Monday, April 25, 2011

Have we evolved to reject evolution?

Following on the Pope post, there are various theories about whether people might reject evolutionary theory because it contradicts their intuitions. One was described by developmental psychologist Paul Bloom in an article he wrote for Natural History magazine entitled "In Science We Trust." Bloom, who lays out a theory of intuitive mind/body dualism in his book Descartes' Baby, believes that we have intuitive "theories" about physics and agency which cause us to operate as though they're inherently separate things. Following from that, he basically argues that we may reject or misunderstand evolution because we have a hard time imagining something conscious being made out of non-conscious things (that is, consciousness as an emergent property), or that evolutionary change could happen without conscious guidance. This doesn't make it impossible to understand and accept evolution-- of course, since plenty of us do just that-- but it would suggest that we have some built-in biases in our thinking which predispose us against doing so. Bloom writes:
A minority of Americans subscribe to an unusual theory about the origin of people and other animals. They are often adamant about the truth of this theory, and believe that it is the only one that should be taught to children. But if you press them on the theory's details, their answers are muddled. It turns out that these people understand little of what they are defending; they are just parroting back what they have heard from others. Who are they?  
They are Darwinians--people who claim to believe in evolution by natural selection. . .  
Psychologist Deborah Kelemen of Boston University, for instance, finds that children insist that everything has a purpose. Educated Western adults believe that human-made artifacts have purposes (cars are to drive around in) and that body parts have purposes (eyes are for seeing), but young children take this further, saying the same for animals (lions ate for being in the zoo) and for natural entities (clouds are for raining).  
And psychologist Margaret Evans of the University of Michigan found the most direct evidence for natural-born creationism. She carried out a series of studies in which she asked children flat out where they believe animals come from. Their favorite answer is God. That is true of children whose parents are fundamentalist Christians--no surprise--but it is also true for children whose parents accept the theory of natural selection! Evolutionary biologist Richard Dawkins was right to complain, then, that it seems "as if the human brain were specifically designed to misunderstand Darwinism." . . .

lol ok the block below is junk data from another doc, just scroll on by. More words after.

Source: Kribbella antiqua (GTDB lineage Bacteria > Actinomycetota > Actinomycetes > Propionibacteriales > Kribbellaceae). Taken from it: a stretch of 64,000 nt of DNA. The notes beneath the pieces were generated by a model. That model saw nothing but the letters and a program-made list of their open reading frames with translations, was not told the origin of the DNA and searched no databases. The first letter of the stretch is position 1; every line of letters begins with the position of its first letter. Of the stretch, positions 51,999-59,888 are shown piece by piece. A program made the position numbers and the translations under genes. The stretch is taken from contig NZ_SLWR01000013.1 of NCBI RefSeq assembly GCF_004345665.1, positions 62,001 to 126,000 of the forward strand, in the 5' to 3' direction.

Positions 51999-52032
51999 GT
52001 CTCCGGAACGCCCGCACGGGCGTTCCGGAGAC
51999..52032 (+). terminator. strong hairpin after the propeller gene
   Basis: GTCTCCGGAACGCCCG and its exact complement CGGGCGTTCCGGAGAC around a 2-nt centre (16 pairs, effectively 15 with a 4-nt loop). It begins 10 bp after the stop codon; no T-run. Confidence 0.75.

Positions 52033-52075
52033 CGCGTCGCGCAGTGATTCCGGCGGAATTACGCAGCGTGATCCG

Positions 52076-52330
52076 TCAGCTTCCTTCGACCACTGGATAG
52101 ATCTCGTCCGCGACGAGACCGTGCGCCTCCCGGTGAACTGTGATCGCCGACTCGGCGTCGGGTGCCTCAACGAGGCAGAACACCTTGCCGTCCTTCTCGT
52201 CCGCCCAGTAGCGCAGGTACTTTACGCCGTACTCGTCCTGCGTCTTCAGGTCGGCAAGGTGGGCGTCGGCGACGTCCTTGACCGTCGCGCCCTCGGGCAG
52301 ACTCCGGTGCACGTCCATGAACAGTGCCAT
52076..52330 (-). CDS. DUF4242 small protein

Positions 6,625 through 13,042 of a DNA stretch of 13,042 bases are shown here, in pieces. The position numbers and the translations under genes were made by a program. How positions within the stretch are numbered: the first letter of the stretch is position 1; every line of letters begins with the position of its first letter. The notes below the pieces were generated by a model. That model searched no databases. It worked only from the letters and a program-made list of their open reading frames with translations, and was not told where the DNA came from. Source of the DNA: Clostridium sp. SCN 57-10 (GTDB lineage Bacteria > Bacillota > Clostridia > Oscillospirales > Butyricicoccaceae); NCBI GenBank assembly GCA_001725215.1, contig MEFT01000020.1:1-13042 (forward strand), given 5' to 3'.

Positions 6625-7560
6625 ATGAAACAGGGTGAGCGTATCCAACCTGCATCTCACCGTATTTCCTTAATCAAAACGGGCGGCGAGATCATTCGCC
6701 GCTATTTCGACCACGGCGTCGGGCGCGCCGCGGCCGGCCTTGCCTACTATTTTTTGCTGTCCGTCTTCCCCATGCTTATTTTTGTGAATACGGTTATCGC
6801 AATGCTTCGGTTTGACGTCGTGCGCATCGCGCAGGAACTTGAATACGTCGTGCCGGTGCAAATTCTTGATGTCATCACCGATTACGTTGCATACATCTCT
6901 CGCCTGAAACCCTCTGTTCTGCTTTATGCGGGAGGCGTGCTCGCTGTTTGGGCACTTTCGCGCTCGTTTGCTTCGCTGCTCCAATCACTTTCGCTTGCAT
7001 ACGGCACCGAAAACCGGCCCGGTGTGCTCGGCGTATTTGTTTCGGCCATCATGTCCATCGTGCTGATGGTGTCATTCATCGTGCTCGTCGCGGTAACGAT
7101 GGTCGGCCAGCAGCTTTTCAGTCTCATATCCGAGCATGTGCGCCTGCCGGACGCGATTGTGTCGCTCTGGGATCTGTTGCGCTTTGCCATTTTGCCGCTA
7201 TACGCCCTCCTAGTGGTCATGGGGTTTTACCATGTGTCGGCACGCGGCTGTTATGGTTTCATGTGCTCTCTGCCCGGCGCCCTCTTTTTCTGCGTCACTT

Looking within the United States, the difference between Darwinians and creationists does not reduce to smarts or education: studies of college students found no difference in how well (or poorly) they understood the theory of evolution, whether they believed it was true of not and no matter how much biology they'd studied. When researchers asked the students who endorsed Darwinian beliefs to explain the theory of natural selection, their answers were on average no more accurate than those of the students that rejected evolution. Many in each group misunderstood the theory, coming up with something closer to Lamarck's view than Darwin's.   
So while an evolutionary biologist might argue that giraffes evolved long necks because the ones with longer-than-usual necks got more food from trees and hence tended to have more offspring, many students would say that it is useful to have a long neck and so (somehow) giraffes will have longer-necked children. They believe, as Lamarck did, that there is some mysterious force that causes animals to become better adapted to their environments, and they confuse this with modern evolutionary biology.  
Those are just a few excerpts; you can read the whole thing for free at the link above. I don't find it at all surprising to think that there are plenty of people who profess to accept evolution but don't actually understand evolutionary theory. I wouldn't be surprised, for that matter, if such people constitute the majority of evolution-accepters. The idea of inheritance of acquired characteristics which Lamarck advocated just seems to be easier for people to grasp whether they are pro-evolution or not. The matter of why some people find this misunderstanding of evolution perfectly okay and others abhorrent does not seem to be about who is more educated or who thinks more critically per se, but very likely more about religious and/or political affiliation. That's my thought, but I don't have the research to back it up...yet.

In the meantime, people advocating that evolution should be taught in public school science classrooms and never creationism should sit down with a cup of tea and a copy of Darwin's Dangerous Idea if they've never done so. Consider it an intellectual gift to yourself.


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